Travel restrictions forced this trio to explore their own province on a five-day, 2,700 km loop.
Keith Tully, John Ritz and I have been doing an annual bike tour for many years now. We plan a trip at the beginning of July, during the world-famous Calgary Stampede, and seek entertaining roads outside of our backyard. For 2020, our plans were to head to the Mount St. Helen area of Washington state; however, everything changed with Covid-19, when borders closed and the Stampede was cancelled for the first time since its inception in 1912.
Alberta had entered its second phase of the pandemic restrictions, so out-of-province travel meant that we would need to self-isolate for 14 days upon our return. None of us were very comfortable with the idea of outside travel, so we planned a five-day, 2,700 km route that circled the province, with a focus on roads less travelled. The route was not the most technically challenging, but it proved to have a nice variety of scenery.
Calgary to Cyprus Hills
We had an early-morning start, leaving from southeast Calgary. Our decision to stick to secondary highways launched us east on Highway 22 toward 24. At about the 10 km mark, three young badgers crossed the road in front of me with their mother nowhere in sight. This was somewhat prophetic for the rest of the journey as we saw wildlife daily.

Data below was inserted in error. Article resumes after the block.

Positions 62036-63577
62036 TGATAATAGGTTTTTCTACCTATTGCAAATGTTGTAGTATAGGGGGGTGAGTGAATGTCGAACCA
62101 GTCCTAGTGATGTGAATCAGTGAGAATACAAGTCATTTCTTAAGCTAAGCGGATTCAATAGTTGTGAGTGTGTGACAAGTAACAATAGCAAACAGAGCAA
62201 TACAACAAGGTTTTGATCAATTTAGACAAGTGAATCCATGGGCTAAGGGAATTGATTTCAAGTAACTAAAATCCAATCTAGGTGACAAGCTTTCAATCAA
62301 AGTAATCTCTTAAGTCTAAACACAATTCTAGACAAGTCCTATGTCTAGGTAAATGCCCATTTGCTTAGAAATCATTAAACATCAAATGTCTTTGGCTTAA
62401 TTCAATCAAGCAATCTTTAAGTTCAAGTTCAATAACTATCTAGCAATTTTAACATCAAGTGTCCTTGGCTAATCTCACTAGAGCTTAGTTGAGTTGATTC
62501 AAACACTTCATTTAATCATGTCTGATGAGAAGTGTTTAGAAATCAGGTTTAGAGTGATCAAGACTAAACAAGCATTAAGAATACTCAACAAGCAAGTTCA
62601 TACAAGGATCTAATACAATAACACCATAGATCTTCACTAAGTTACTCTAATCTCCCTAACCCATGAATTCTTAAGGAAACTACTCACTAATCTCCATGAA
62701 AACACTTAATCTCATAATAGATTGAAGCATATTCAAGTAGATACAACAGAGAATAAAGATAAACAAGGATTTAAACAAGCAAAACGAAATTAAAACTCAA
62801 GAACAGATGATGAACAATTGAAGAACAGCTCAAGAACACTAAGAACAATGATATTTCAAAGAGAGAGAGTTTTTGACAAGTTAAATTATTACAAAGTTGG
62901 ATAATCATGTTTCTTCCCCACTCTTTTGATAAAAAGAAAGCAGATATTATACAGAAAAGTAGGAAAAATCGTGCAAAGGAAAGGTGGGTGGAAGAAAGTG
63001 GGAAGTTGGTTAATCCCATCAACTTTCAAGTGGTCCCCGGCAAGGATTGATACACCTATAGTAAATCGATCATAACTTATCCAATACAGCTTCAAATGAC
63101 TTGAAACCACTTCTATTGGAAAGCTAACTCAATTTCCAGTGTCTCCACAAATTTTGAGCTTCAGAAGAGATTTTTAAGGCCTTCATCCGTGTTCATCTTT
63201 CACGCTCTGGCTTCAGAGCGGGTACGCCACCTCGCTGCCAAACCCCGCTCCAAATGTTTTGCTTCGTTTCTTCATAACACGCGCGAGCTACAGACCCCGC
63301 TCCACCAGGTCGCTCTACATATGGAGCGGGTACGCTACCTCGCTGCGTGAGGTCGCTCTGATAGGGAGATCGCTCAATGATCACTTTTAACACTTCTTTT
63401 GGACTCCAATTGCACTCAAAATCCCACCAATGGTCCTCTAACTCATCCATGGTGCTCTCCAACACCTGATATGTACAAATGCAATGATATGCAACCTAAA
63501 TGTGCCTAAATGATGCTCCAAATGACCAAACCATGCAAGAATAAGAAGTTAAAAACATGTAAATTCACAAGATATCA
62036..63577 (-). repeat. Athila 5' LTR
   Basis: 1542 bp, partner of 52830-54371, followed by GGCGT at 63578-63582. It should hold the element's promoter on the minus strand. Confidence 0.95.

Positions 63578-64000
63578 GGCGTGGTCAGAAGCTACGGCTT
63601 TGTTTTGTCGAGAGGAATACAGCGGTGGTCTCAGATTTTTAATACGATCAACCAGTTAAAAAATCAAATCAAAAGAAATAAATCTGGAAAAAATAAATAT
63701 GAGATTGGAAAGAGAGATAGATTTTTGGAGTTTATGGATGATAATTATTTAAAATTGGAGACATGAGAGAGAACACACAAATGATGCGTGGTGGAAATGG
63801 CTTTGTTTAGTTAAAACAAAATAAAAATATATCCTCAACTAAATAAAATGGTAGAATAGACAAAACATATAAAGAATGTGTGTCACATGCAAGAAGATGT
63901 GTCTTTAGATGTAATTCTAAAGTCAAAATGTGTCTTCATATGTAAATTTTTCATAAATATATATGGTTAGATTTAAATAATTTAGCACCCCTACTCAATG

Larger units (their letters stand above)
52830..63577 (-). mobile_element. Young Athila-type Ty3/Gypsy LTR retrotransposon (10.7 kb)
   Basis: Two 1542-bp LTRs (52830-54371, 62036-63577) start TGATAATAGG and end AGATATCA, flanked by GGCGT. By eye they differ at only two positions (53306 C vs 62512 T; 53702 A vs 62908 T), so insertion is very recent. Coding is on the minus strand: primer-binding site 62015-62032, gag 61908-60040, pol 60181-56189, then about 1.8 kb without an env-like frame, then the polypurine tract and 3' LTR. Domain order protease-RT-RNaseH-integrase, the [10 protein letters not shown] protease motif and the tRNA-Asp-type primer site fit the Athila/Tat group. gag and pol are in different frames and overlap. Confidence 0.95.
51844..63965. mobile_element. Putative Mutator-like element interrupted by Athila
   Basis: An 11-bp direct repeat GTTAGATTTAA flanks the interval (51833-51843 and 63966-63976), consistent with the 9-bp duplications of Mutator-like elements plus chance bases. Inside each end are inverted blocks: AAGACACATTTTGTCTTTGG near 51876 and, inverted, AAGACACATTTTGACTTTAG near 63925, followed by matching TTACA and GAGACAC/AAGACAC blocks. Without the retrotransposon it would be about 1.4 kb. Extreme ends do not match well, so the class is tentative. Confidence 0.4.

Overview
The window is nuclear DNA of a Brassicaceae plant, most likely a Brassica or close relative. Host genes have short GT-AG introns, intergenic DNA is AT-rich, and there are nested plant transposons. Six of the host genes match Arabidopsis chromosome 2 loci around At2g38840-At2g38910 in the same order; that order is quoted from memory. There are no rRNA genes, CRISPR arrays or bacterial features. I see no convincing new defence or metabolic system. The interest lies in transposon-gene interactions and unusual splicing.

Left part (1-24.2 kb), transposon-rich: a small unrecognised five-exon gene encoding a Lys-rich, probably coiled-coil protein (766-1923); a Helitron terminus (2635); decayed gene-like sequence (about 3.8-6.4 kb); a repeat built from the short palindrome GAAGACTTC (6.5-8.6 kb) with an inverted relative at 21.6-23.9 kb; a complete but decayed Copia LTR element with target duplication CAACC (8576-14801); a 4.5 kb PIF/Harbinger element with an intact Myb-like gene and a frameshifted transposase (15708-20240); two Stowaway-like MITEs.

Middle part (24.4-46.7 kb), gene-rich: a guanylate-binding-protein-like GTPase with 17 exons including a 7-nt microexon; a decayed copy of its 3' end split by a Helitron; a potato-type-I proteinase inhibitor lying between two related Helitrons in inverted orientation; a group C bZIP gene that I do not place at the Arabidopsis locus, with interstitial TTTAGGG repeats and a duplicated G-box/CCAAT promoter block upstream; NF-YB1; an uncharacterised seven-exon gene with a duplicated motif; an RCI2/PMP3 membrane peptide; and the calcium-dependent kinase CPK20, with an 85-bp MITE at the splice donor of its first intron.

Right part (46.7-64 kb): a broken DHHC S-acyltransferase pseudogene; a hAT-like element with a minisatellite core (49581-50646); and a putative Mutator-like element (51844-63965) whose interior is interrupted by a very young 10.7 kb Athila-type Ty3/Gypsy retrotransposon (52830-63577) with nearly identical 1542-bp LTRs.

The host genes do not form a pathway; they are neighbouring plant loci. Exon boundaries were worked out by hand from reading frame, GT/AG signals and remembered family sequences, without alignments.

We rode south on 24 and 23 to Vulcan, and then east, making our way into the Cyprus Hills where we could see parts of the Palliser Triangle and far away areas of Alberta and Saskatchewan. I was riding my Yamaha FJR1300, Keith was on his Honda ST1300 and John on his Kawasaki Vulcan 1700. The Vulcan has the smallest tank and a comfortable range of about 250 km between fills. While the other two bikes could go farther, at our age, 250 km helps break up the day for our tired, old bodies.
We returned to Medicine Hat for the night and, with the bikes parked, we practiced some sanitary precautions using a brown, bubbly liquid as an internal disinfectant.
Medicine Hat to Saint Paul
John has been considering a backup bike “sportier” than his Vulcan. So, after fuelling up he swapped with Keith and rode the ST1300 for 200 km to Oyen, where we fuelled up again.
From there, John took my FJR for 250 km while I rode the Vulcan. After much contemplation, and more bubbly liquid in the evening, we talked over the experiences, and each of us decided we liked our own bikes the best.
The skies were overcast to start the day but weather slowly improved as we rode north. The wildlife was in full force as groups of antelope scattered the field (and thankfully none ventured across the highway). However, we can’t say as…